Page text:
Tips for Choosing a Translation Vendor: Part 1
As companies increasingly conduct business across continents and cultures in today’s global economy, translation services are rapidly becoming a necessity for key company documents. Yet translated sales and marketing documents, legal materials, technical documents, and human resource materials are only effective if the language accurately connects with and meets the needs of the reader.
So, what do you look for when hiring a translation vendor for your project? Four key areas are expertise, experience, credentials, and quality control. In this post, we’ll focus on expertise, experience, and credentials.
Target Language Expertise
The ideal translator is someone who is a native speaker of the language you are translating into, or, another way to put it would be the target language of the document. Native speakers will often be more fluent in the language and more aware of the language’s nuances, style, and cultural influences than a non-native speaker.
That kind of linguistic expertise, combined with the initiative of asking questions and researching to gain understanding of the source document and its language, can help significantly increase the accuracy of the transcript as well as its effective connection to the audience.
Three types of experience to evaluate when looking for a translation vendor are target language, translation background, and industry knowledge. Points to consider in these areas are:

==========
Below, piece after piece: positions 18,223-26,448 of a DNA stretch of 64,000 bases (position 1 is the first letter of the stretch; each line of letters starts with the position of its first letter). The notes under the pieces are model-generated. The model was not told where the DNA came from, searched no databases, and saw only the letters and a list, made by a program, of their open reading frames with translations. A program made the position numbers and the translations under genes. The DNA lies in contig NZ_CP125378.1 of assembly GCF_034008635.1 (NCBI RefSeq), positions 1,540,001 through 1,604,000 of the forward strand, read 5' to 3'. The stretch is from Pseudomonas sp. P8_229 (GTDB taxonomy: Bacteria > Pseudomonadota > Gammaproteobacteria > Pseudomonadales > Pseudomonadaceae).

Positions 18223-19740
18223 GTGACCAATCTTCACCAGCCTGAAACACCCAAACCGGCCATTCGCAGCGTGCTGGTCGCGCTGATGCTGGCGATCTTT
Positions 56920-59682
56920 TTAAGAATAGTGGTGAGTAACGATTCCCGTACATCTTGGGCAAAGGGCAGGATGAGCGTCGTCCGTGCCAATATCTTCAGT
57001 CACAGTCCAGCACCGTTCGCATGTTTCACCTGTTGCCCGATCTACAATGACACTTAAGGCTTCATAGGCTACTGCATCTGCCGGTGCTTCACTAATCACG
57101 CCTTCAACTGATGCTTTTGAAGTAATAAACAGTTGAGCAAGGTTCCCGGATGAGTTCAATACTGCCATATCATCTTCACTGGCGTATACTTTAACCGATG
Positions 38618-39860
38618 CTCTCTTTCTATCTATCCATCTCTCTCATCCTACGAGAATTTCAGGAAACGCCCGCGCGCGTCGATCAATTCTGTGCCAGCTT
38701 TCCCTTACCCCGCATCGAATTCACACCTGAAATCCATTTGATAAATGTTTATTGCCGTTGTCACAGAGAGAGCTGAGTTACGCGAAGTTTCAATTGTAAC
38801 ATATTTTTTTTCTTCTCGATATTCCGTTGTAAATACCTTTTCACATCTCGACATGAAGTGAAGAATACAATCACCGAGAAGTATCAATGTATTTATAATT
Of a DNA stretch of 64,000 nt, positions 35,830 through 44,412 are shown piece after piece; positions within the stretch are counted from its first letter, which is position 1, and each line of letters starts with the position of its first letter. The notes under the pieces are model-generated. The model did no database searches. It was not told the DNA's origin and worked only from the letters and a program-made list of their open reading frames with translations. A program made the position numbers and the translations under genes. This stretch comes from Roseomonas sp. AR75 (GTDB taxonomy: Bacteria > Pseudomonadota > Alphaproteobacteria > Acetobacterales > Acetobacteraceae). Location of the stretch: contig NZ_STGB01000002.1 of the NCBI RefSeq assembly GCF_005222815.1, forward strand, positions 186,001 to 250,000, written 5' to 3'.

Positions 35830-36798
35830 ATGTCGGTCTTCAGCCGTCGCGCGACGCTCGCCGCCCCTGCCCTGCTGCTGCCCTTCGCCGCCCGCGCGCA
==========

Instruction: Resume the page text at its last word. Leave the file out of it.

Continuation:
- length of time the vendor has been translating into your document’s target language
- amount of work the vendor has done in your document’s target language
- length of time lived/living in the geographical area of your document’s target language
- how the vendor has maintained their translation proficiency
- kinds of documents the vendor has translated
- work portfolio in your particular industry
Credentials complement the other two areas of target language expertise and experience. Credentials could come in the way of association memberships, workshops, and certifications. Does the translation vendor belong to any associations? For example, TTE belongs to the American Translator Association. Has the translator advanced and complemented their experience with workshops or certifications through professional organizations? How has the translation vendor kept up to date with their skills?
Translation itself, like many things, is a work of science and art woven together. A translation vendor selection process is also both a science and an art. Expertise, experience, and credentials are just a few key areas to look at when selecting a translation vendor. Others areas include cost, customer service, a good business match, and quality control processes.
Later this month we’ll focus on quality control aspects and how it relates to choosing a vendor – starting at a place you may least expect. Come back to our blog in a couple of weeks for more tips that will help make your translation project successful. Also, check out our Winter 2013 Newsletter for tips on laying a good foundation once you start a translation project.
One last thing – before you leave the blog, we’d love for you to add to the conversation. What have you found helpful in looking for a translation vendor? What kinds of questions did staff at your company ask about expertise, experience, and credentials?